How Our Artists Are Staying Creative at Home | Pt. I
Editorial / Artists

How Our Artists Are Staying Creative at Home | Pt. I

13 May 2020

It may sound a little naive but art can help us face challenging times by keeping us creative, optimistic and, to an extent, distracted. We wanted to catch-up with some of our favourite artists to find out what they have been up to since the world stopped, how they are staying creative and even get some tips for anyone wishing to get in touch with their inner artist whilst stuck at home...

Tim Fishlock

"Self-isolating for a misanthrope who works from a studio at home ain’t so hard!I’m keeping busy and learning new skills that I might not otherwise have taken up - like the linocutting." We released Tim's


which the artist createdto raise funds for an important cause a couple of weeks ago. Proceeds from the sales will go to

Mask for NHS Heroes

who provide Personal Protective Equipment (PPE) to protect healthcare workers against the Coronavirus while caring for sick patients. The last few available editions are up for grabs...

NHS Linocuts in progress...

Push Button To Push Buttons by Tim Fishlock, linocut on paper, £125.

"We’re lucky enough to have a garden and that has providedsustenance for the soul. I’ve been growing echiums for about 14 years now andnever quite nailed it. This year’s are crazy good - 3 metres high.""My daughter Iris and I have been making little films to amuse ourselves." Tim continues: "For me, fear has turned to anger. The entire experience really drives home just how feeble the government is.There is no meaningful strategy and no clarity. Anyone who thinks that the UK’s current predicament is nothing to do withpolitics isn’t paying attention. The millions who vote Tory and now stand outside their homes to clap the NHS every Thursdayneed a check up from the neck up."

Tim has also been working on a brand new body of work titled 'TOO CLOSE TO THE SUN' which explores the hysteria of headlines from The Sun over the years. Taking aim at "an emerging youth culture" that yearns for freedom and a "summer of love". The four originals in the collection sold out instantly when they were released last week.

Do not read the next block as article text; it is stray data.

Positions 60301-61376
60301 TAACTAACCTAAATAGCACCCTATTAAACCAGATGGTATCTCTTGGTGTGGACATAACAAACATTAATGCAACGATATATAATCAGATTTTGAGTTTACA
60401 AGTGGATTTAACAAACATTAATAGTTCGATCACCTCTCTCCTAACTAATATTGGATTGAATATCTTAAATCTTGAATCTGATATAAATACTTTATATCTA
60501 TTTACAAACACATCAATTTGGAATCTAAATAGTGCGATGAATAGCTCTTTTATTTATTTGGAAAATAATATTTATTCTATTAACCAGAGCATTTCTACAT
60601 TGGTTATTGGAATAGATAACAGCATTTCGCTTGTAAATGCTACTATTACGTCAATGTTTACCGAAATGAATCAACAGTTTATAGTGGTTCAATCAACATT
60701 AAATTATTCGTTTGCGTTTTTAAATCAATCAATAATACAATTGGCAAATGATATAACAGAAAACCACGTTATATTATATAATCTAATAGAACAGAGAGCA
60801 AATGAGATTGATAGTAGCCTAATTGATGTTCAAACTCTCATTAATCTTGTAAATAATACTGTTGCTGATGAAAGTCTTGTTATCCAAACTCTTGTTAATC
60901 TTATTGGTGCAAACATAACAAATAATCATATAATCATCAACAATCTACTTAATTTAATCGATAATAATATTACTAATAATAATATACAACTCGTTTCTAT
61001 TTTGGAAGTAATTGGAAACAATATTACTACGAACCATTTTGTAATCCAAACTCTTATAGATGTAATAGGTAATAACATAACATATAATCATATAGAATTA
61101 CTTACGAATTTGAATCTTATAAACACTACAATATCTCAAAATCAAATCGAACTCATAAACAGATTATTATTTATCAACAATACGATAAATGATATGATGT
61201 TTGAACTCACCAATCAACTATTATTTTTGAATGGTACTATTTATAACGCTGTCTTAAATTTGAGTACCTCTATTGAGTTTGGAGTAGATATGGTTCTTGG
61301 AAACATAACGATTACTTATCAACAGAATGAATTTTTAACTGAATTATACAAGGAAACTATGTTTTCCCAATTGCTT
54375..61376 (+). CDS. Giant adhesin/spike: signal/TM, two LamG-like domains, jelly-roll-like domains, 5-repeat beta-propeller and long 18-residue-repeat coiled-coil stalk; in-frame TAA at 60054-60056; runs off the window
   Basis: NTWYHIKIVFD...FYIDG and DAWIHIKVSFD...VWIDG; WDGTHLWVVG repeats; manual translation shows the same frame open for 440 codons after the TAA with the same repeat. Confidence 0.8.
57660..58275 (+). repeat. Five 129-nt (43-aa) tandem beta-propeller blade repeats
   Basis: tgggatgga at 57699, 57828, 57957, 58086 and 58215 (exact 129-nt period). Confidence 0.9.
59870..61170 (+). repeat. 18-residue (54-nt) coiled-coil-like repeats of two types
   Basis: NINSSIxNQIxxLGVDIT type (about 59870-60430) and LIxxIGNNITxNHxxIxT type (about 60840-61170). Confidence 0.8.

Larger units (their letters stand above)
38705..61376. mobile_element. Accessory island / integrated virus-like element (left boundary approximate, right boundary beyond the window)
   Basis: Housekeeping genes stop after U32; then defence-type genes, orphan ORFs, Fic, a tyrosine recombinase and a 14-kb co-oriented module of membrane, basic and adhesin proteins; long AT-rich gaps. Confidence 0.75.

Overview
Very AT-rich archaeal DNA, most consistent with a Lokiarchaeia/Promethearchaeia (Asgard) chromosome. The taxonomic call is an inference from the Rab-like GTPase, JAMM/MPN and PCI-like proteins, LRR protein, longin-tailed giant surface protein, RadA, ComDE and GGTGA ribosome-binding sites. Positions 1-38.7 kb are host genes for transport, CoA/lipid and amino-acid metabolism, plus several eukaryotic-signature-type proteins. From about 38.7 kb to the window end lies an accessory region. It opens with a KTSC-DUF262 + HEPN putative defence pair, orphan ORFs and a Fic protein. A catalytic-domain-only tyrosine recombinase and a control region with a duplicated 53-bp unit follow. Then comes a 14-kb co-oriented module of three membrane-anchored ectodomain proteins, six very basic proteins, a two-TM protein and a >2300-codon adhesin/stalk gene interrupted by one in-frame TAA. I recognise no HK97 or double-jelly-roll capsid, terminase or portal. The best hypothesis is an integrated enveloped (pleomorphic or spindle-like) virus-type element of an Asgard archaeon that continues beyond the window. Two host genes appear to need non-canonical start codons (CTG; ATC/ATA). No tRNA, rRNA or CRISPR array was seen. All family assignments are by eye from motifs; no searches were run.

TOO CLOSE TO THE SUN by Tim Fishlock, acrylic gouache on board, unique within a series.

Magda Archer

"Since lockdown started I have been making new work, painting every day, writing a few words down here and there, reading a bit….mainly the newspapers and cook books. I’ve been exercising, cooking and walking my dogs. Breaking no rules and playing it safe.I’ve watched a lot of TV in the evenings with my 15 year old daughter Freddie.We’ve watched a lot of News programmes.We like Grayson’s Art Club and Ninety Day Fiancé, which a lot of people might dismiss as junk TV but we think it’s fascinating, Rolling Stone magazine described it as ‘strangely soothing'.I’ve also been doing a little karaoke. I would recommend keeping busy, fake up a timetable, get into a routine.The current circumstances have not really affected my output of work ,if anything I’m doing more, there are less outside distractions."

One of Magda Archer's original works made under and inspired by lockdown, in her studio.

"Working, talking to my three daughters and my husband" is what has helped Magda stay calm and inspired. "Zoom calls with my friends have all kept my spirits up… plus my 2 dogs they always make me feel calm and happy, they spend every day in the studio with me. I always listen to music when I’m working...I’m really into house music at the moment. A new friend in Paris who’s a DJ did a live set last Saturday night, that was great, really up lifting. Dancing is good for your health, at least 15 minutes a day I would recommend."As to any tips for people wishing to get creative? "Just do it, don’t put it off…don’t buy any fancy materials or paper, use what you have. If it’s bad, do more…if it’s good, do more…don’t feel like you need to show it to anyone."

Dave White

"To be honest I have been busy working away on my new unseen series which has been underway for a year. I am very grateful that my studio is where I live so I have been able to work as normal. Thankfully a lot of the Art Supply stores have been trading as usual.It's all been a bit of shock, but like most we’ve all just dug in and got used to the situation and have been making the best of it."

Dave White in action working on his latest release, Lions.

In terms of what has kept spirits up and kept him inspired during the uncertainty Dave says: "Like most people, I really have missed my mum and extended family, FaceTime and Zoom have been an amazing lifeline. Listening to good music is always my staple in the studio too keep me going." The artist's latest release revisits the subject of the apex predate in two new limited editions, hand finished with 24ct gold leaf. Lion XXL (Hand Finsihed) by Dave White, gicleé print on paper with gold leaf, edition of 20.